Following the death of President George Herbert Walker Bush at age 94, the mainstream press and the television punditariat began treating the occasion as the passing of America’s grandpa.  The narcissistic grandchildren who flew in just in time for the funeral and preferred to stay at a hotel regaled us with personal stories of the kindly old man who, as we all know, wasn’t perfect, but looking back we can see that he taught us so much, and here’s the (one) picture of the two of us together, and I promised myself I wasn’t going to cry.

A similar scene had played out recently with the death of America’s crazy old war-hero uncle, John McCain.

The left hated both of them until it was no longer necessary.

The obituaries and commentary that poured forth from the same media that dogged President Bush while he was in office, asking him whether he was a wimp and urging him to be wimpier in the face of their demands, were transparently slanted to stir resentments among “suburban white women”—that now-coveted demographic—against Donald Trump and the so-called Party of Trump.  Vignettes about Bush’s love for his late wife, his fondness for colorful socks, his friendship with James Baker, his thoughtfulness in showing a young Chelsea Clinton where a White House bathroom was—these were unmistakably cast and broadcast in contrast to the “current occupant,” who is the very image of the Beast.  And every American who has agreed with Trump’s key policy objectives and supported him in the face of the ludicrously wasteful “Russia investigation” had to admit, if only in the quiet place of his own mind, that Trump has made the contrast all too easy, with his vulgar behavior and puerile tweets.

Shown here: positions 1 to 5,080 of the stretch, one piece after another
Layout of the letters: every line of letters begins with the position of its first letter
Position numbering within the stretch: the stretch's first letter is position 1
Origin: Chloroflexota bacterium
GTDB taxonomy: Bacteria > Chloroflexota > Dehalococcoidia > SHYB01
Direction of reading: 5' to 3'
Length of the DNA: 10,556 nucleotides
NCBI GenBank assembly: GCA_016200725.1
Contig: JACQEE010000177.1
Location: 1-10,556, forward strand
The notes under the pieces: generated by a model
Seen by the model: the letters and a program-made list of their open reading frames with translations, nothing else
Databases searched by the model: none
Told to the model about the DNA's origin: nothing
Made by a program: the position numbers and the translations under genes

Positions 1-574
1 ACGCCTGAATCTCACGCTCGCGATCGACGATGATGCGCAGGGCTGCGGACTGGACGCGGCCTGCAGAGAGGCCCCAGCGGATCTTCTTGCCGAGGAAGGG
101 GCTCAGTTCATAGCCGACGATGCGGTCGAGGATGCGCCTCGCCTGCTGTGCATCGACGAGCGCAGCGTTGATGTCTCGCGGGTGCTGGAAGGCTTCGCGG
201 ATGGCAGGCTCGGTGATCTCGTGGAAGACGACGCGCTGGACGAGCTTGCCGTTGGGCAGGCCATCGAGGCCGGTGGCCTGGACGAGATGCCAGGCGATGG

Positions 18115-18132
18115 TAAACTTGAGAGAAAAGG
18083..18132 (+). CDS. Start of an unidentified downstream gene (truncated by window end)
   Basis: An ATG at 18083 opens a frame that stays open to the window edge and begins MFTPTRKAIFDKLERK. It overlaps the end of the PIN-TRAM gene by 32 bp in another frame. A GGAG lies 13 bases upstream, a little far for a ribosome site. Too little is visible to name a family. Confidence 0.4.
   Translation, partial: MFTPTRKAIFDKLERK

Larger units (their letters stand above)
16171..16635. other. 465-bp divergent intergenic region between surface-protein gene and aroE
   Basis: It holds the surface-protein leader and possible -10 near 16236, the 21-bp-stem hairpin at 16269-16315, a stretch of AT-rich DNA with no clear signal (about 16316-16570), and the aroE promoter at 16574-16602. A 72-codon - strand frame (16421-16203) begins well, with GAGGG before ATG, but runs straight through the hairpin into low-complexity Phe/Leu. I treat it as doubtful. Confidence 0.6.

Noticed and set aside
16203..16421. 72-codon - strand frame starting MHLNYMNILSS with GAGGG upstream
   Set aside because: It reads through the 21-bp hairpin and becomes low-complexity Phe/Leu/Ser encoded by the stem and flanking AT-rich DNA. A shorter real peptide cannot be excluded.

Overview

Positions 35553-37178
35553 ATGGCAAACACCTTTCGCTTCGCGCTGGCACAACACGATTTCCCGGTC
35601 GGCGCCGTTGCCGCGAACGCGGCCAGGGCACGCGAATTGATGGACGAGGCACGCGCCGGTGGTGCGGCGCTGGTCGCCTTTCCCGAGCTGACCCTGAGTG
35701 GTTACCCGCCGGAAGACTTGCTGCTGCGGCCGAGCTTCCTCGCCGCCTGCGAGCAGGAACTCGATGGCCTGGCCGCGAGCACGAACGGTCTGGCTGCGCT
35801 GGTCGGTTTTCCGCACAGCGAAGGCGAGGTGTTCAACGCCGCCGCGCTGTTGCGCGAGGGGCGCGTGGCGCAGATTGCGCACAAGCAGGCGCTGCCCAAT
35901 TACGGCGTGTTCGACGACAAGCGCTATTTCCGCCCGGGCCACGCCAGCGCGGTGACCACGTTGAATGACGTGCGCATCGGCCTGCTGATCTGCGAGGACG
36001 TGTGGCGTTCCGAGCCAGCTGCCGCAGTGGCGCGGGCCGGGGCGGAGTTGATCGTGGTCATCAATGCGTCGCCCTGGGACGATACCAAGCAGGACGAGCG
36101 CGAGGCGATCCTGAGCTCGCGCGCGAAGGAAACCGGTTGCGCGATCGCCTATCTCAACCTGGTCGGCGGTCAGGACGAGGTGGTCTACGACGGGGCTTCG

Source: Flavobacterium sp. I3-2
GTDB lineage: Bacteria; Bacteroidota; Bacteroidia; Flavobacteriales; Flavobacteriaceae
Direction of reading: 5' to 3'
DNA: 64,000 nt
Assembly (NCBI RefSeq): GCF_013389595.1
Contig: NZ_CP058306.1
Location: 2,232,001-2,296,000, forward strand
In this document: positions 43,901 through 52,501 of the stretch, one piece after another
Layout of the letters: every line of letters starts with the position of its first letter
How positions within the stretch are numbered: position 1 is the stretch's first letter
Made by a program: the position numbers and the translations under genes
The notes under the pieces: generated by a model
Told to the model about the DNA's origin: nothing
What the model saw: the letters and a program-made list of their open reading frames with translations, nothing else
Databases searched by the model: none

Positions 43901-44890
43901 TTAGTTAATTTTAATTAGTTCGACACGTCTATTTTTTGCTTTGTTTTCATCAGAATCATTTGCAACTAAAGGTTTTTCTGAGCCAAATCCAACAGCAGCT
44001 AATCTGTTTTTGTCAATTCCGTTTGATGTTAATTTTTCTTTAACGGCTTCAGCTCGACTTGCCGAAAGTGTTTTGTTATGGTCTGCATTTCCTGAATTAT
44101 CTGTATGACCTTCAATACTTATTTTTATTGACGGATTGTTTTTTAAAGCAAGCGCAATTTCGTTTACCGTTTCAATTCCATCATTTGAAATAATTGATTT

No one will accuse President Bush of vulgar behavior, a fact that does indeed point to a strength of character.  Bush possessed the magnanimity of a blue-blooded Yalie taught by his mother to see himself as a decent person blessed with privilege and duty-bound to act accordingly.  He demonstrated this magnanimity when confronted with personal slights.  George Bush seemed to judge himself by the inherited standards of a vanishing American bourgeoisie—a bourgeoisie whose disappearance can be blamed immediately on the “Greatest Generation,” of which he was a part.  Thus, despite his well-chronicled vast experience in government and politics, he appeared baffled by the dominant left’s refusal to recognize his virtue.  In a time when cable television was installed in most American households and CNN was broadcast 24/7, he lacked media savvy.  Perhaps this was because he was shy and a poor public speaker; or perhaps he simply thought it beneath him to have to try.

The generation reared by Bush’s generation (which includes Bush 43) simply did not prize groundless manners and magnanimity.  It manifested its lack of upbringing in the Sixties, when it realized the only true virtue is unpretentious, self-referential, self-assured, speak-directly-to-the-camera, vacuous, and ultimately exhibitionist “authenticity.”  (Add “Machiavellian,” in the case of Bill Clinton.)  And also circular: A dictionary will tell you that authenticity is the quality of being authentic, which has come to mean the appearance of caring.  Television is the medium of appearances and authenticity.  Therefore, he who looks better on television wins.  George Bush simply could not beat Bill Clinton in close-up: “I feel your pain.”

In that generation-shifting campaign of 1992, Bush’s violation of “read my lips” may have served to frustrate and dishearten Republican true believers who see tax cuts as the perennial campaign issue, but in broader context, it provided an opportunity for Democrats to drive home Bush’s lack of authenticity.  Such was the mood.  “Daddy had to lie,” sang Don Henley in 1989’s “End of the Innocence.”